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U.S. economy shows signs of shrugging off higher interest rates

A student organizes his papers before meeting with potential employers at the 2012 Big Apple Job and Internship Fair at the Javits Center in
A student organizes his papers before meeting with potential employers at the 2012 Big Apple Job and Internship Fair at the Javits Center in

By Jason Lange

WASHINGTON (Reuters) - U.S. home resales surged in August to a 6-1/2-year high and factories grew busier in the Mid-Atlantic region this month, signs that rising borrowing costs are weighing only modestly on the economy.

The data released on Thursday could make the Federal Reserve more willing to reduce a bond-buying stimulus program. The Fed had flagged concerns over a sharp increase in interest rates when it shocked investors on Wednesday by keeping the program at full throttle.

Last month, sales of existing homes grew 1.7 percent, the National Association of Realtors said. That took sales to an annual rate of 5.48 million units, the highest level since early 2007 when a housing bubble was deflating and the economy was sliding toward its deepest recession in decades.

The report confounded analysts who had expected higher interest rates would lead to a decline in resales. Mortgage rates have risen more than a percentage point since Fed Chairman Ben Bernanke hinted in May that the central bank could begin reducing monthly bond purchases soon.

"Overall, these reports point to a sustained pick-up in economic growth momentum," said Millan Mulraine, an economist at TD Securities in New York.

The manufacturing sector also is showing signs of brisk growth. Factory activity in the U.S. mid-Atlantic region increased by the most in more than two years in September and firms' optimism about the future hit a 10-year high, according to a survey conducted by the Philadelphia Federal Reserve Bank.

In yet another indication the economy is shrugging off higher borrowing costs, an index of U.S. leading indicators advanced by a greater-than-expected 0.7 percent in August.

"The economy is grinding its way higher," said Mark Lehmann, president of JMP Securities in San Francisco.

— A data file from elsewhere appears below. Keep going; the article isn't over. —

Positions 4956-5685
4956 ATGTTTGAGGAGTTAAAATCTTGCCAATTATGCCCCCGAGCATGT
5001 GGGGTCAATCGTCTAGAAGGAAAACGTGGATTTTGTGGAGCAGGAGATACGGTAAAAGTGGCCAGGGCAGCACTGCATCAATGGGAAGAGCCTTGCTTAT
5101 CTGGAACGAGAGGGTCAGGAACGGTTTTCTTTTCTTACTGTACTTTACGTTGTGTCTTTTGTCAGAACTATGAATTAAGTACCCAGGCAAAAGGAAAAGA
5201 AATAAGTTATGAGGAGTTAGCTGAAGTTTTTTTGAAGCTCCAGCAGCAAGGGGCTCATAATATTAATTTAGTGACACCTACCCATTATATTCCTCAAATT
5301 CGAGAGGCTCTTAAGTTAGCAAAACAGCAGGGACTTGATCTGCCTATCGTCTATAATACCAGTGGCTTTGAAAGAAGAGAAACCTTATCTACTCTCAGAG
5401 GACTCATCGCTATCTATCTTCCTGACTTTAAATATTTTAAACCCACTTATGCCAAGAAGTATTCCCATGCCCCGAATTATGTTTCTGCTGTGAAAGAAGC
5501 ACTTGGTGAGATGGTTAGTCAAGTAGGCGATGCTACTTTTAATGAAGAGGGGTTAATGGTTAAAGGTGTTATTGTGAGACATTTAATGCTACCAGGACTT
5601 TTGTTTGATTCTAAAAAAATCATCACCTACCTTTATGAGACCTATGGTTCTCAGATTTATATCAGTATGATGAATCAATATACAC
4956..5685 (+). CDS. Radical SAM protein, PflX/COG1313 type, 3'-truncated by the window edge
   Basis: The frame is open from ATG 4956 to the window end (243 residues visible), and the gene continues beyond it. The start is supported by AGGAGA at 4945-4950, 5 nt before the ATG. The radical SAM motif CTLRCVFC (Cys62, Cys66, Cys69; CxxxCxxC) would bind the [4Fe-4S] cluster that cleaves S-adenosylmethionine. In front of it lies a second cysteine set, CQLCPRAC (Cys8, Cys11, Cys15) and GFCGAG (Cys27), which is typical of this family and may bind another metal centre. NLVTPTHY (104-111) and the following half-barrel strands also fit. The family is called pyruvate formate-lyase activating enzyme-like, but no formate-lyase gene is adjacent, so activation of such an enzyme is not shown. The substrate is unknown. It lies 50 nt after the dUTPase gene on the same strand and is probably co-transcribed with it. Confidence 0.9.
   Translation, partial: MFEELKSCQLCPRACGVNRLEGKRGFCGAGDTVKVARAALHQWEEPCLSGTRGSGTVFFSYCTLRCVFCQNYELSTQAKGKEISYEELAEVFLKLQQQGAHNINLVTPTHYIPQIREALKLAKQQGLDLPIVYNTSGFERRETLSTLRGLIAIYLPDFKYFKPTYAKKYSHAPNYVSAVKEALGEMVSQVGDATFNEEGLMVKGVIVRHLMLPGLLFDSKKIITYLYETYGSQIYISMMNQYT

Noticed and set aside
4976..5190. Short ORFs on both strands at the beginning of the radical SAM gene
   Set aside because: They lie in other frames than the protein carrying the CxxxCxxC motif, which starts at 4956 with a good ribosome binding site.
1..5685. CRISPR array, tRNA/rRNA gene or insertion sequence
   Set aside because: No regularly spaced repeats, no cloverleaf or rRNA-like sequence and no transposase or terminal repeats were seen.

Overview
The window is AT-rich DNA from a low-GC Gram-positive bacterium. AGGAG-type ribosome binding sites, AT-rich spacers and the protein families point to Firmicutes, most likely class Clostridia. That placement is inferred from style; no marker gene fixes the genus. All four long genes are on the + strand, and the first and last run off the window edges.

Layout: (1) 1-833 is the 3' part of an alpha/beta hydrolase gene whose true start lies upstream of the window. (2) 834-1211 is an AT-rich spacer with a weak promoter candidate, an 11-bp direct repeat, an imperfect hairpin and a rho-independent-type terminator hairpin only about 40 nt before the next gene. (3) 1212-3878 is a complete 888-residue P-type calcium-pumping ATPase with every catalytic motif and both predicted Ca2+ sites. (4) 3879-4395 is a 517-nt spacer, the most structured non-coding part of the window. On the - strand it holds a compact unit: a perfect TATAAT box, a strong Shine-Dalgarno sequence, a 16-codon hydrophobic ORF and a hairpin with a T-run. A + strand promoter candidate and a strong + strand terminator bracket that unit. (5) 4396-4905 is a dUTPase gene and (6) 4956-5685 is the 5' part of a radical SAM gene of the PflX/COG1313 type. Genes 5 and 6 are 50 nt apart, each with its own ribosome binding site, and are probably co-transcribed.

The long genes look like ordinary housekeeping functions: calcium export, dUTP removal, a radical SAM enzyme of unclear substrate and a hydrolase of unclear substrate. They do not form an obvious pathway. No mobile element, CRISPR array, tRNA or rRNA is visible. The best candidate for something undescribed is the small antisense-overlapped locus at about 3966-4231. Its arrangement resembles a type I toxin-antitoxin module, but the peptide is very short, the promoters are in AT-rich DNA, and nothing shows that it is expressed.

OKAY ... FOR NOW

Many economists, however, feel it is just a matter of time before the spike in mortgage rates hits the housing market harder.

"The strong levels of existing home sales in July and August are likely a result of homebuyers locking in mortgage rates due to uncertainty about the future trajectory of rates," economists at Nomura said in a note to clients.

Already, new home construction has looked wobbly. Citing lower demand for mortgage refinancing due to higher interest rates, Wells Fargo said on Thursday it was laying off 1,800 workers in its home loan business.

A separate report from the Labor Department showed the number of initial claims for state unemployment benefits last week held near its lowest levels since before the last recession began in December 2007.

Claims data, however, have been thrown into disarray since an update to government computer systems in California, the nation's most populous state, and Nevada created a backlog in the processing of new claims two weeks ago.

A Labor Department analyst said the two states still appeared to be working through the backlog, making it hard to get a clear read on the health of the labor market.

The day's data appeared to have little impact on Wall Street sentiment. U.S. stock prices were down slightly, while yields on government bonds edged up.

A separate report highlighted how much an increase in American exports is helping the global economy achieve a more healthy balance of trade and money flows.

Higher U.S. exports narrowed the country's current account deficit in the second quarter to its lowest in four years, the Commerce Department said.

The current account deficit, a broad measure of the flow of goods, services and money across national borders, dropped to $98.9 billion in the April-June period from a revised $104.9 billion in the prior period.

The second-quarter level was the lowest since 2009. The gap was equivalent to 2.4 percent of national economic output, the smallest ratio since 1998.

(Reporting by Jason Lange; Additional reporting by Margaret Chadbourne and Alister Bull in Washington and; by Steven C. Johnson and Rodrigo Campos in New York; Editing by Andrea Ricci)

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